Passenger door post was to rusty probably due to water which get in between two overlap panels. Unfortunately, there was some piece of car VIN stamped which needs to be cut away.
|Here is damaged rear quarter lip.||Some few more holes in the lower section.|
|Middle section was badly damaged. Here, the outer metal was already cut out.||Here is the bottom part repaired by few patches.|
|Top section welded.||And grind the welds to perfect finish.|
|The bottom part of quarter lip. I was able to form it out of one metal piece.||After several trimming cycles in place now.|
|And here it is tack welded.|
Trunk lid was not in perfect condition even. The inner cavities were not possible to sandblast. So the perfect repair would be difficult to achieve and best option would be to spend some bucks and purchase a reproduction part. I decide to do some compromise cosmetic repairs. In worst case the trunk lid may be replaced in future.
|The trunk lid is now prepared for welding job.||On rear part there were several 2mm holes. As a quick repair we just grind the primer to bare metal and weld the holes directly.|
|On inner surface there were several rust holes. See especially damaged lip.||Here is a temporary reinforcement of the rear part to make it straight. Then we cut the rusty part of the inner lip.|
|Here we are continuing with welding the inner lip.||And then the overlapping stripe of metal was applied. Some extensive grinding and the result is nearly what I expected.|
|Sandbalsting unfortunately caused an oil canning problems on the top surface of trunk lid. The panel was wavy and the steel do not hold straight. The only way how to correct it is to shrink the metal. There are several methods how to achieve this. I am not an expert and I am just learning how to do these things. So I tried to use following procedures. This picture shows an experiment with hammering on the hard surface. Like a bag of sand might be useful as the force from hammer is spread out and do not damage the panel like on steel one. However this method was not useful at this stage.||Probably the best and quickest method is to heat the panel. I used a propane torch and heat the metal until it turns into blue color. And just immediately use wet rag to cool the panel. This allows the panel to shrink and make it hard again. I used approximately 6 cycles on the entire area.|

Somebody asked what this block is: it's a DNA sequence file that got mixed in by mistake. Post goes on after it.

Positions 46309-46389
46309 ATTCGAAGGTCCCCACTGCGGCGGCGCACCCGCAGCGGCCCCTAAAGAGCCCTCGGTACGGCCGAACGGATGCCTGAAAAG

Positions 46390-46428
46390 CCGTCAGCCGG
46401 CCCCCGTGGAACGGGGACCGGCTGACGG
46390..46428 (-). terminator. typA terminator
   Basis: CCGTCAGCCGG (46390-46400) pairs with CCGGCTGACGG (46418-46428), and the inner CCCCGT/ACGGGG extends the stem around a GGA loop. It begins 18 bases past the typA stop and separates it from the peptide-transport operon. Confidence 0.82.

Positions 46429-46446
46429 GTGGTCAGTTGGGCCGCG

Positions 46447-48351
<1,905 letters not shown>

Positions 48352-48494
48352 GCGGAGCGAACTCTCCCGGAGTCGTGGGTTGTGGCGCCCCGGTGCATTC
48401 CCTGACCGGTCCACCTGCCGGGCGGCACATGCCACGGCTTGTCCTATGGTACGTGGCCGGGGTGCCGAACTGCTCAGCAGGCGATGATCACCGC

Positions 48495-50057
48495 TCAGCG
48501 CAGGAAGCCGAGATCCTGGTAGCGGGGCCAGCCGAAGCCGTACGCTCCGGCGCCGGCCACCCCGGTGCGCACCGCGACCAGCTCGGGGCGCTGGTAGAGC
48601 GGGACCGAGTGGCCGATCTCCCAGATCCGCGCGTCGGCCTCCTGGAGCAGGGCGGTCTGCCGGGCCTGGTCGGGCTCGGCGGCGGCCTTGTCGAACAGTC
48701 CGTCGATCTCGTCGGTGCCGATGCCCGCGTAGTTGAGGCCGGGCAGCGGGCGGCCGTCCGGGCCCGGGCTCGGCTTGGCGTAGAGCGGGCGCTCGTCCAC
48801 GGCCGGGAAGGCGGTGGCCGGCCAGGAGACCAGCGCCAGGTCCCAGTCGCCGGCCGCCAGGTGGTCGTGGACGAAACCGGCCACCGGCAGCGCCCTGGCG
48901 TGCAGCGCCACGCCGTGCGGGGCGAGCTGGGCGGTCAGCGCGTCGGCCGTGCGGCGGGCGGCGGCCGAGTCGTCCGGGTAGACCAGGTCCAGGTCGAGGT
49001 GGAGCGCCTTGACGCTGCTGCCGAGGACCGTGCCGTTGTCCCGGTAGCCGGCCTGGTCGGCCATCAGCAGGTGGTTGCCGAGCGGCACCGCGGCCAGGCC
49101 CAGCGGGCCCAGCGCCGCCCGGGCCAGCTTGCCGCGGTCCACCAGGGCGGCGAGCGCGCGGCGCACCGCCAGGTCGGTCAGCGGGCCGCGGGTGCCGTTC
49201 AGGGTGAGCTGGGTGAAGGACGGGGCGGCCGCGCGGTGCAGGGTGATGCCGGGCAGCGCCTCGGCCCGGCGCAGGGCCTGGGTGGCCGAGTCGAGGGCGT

|Now the standard hammer and dolly techniques might follow up. Its good to check the progress with straight metal ruler and 80 grit sandpaper on flat wood block. The shiny spots shows the high spots and grey the low spots. The surface difference are lower than 0,5 mm on this picture already.||Final method to smooth the panel is a shrinking disc. This is a stainless steel disk which heats local hight spots. Just about 10-15 second of application is enough. Then an cold wet rag is used to cool down the metal. Steam should be visible during this process. This allows the high spots to shrink very little. After several application the panels is very smooth. No need to worry of grind through the metal. The experts can smoot the panel without using any filler at all.|
|Here is the final checking with stipe of plastic rules which allows to show the contures.|
I just note a simple patch repair of the rear rocker panel.
|Rocker panels on the car were zinc plated and in general in pretty good shape except rear piece on driver side. Here it is old piece and new patch fabricated.||And here, it is tack welded in place.|
As with other parts even the front fenders were not in perfect shape. Rusted in the bottom and behind the reinforcement plates. As well damaged by some collision in the past times. The new ones are pretty expensive so I decided to try to repair it.
|First I drilled out the reinforcement and head light brackets. Here is few pictures of worst places. In reality it's even wore then on picture of course.||Front part is oil canned and rusty as well.|
|Top part is also very rusty.||Another area for repair.|
|I start with the lower extension repairs. I used a paper template to achieve the basic shape. Then use use 1mm steel for forming the patch.||I placed it over the old piece and form it as much to the original. Finally I cut through both panels which allows me to make the best fit.|
|Here the patch is tack welded. Its necessary to weld by small sections and allow to cool down otherwise this might cause a heat wrapping.||The rear part is nearly finished.|
|Here, another patch is prepared in front area.||And tack welded.|
|So this is actual condition ,Note: The wheel is just for demonstration purposes.|